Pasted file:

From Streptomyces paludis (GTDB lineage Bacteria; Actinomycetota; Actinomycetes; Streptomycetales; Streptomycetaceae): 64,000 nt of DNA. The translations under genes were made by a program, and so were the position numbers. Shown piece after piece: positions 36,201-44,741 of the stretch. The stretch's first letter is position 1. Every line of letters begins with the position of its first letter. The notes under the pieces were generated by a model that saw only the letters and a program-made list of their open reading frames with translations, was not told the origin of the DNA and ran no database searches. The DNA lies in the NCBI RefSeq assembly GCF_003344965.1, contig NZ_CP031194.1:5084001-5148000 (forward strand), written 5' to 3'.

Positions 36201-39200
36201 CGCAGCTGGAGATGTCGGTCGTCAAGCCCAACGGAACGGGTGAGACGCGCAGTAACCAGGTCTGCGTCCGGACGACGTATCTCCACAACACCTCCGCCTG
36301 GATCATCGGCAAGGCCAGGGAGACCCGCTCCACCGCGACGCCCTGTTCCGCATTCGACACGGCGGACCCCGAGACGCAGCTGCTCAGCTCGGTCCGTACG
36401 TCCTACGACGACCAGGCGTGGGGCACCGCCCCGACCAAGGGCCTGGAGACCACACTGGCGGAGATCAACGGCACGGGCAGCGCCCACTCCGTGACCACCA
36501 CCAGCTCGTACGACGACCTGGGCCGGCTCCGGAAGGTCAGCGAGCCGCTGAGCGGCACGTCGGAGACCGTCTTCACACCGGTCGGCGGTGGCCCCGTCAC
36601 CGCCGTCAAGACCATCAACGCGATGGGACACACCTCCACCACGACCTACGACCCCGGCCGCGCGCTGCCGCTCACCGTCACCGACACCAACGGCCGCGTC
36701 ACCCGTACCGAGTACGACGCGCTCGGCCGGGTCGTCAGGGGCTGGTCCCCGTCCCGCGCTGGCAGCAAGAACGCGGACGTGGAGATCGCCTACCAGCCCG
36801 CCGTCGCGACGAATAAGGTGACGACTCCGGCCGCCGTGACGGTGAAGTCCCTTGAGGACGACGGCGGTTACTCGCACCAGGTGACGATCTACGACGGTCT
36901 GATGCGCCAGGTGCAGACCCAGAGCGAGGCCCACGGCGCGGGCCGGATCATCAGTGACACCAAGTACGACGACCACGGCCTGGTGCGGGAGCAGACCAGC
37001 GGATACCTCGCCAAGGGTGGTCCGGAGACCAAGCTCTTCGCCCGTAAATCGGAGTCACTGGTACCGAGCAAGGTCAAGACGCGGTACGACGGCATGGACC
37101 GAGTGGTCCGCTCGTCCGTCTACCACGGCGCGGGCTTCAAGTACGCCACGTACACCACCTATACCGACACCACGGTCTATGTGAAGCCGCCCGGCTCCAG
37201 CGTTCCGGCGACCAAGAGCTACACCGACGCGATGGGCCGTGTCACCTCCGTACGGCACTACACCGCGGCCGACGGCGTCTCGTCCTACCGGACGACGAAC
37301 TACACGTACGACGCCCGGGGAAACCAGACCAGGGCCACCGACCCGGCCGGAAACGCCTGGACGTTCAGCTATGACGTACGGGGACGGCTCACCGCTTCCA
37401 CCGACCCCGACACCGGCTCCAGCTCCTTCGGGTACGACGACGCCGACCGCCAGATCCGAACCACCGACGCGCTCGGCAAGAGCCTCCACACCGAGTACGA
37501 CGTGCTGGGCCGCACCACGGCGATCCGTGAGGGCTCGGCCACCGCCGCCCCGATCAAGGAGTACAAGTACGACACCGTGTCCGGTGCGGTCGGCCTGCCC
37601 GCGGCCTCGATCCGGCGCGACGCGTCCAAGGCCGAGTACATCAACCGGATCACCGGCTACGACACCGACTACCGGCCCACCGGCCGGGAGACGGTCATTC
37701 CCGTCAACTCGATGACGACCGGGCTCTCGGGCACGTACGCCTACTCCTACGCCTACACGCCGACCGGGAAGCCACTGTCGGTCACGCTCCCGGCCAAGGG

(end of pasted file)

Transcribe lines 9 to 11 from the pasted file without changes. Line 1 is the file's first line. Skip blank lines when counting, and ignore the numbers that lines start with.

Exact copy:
36801 CCGTCGCGACGAATAAGGTGACGACTCCGGCCGCCGTGACGGTGAAGTCCCTTGAGGACGACGGCGGTTACTCGCACCAGGTGACGATCTACGACGGTCT
36901 GATGCGCCAGGTGCAGACCCAGAGCGAGGCCCACGGCGCGGGCCGGATCATCAGTGACACCAAGTACGACGACCACGGCCTGGTGCGGGAGCAGACCAGC
37001 GGATACCTCGCCAAGGGTGGTCCGGAGACCAAGCTCTTCGCCCGTAAATCGGAGTCACTGGTACCGAGCAAGGTCAAGACGCGGTACGACGGCATGGACC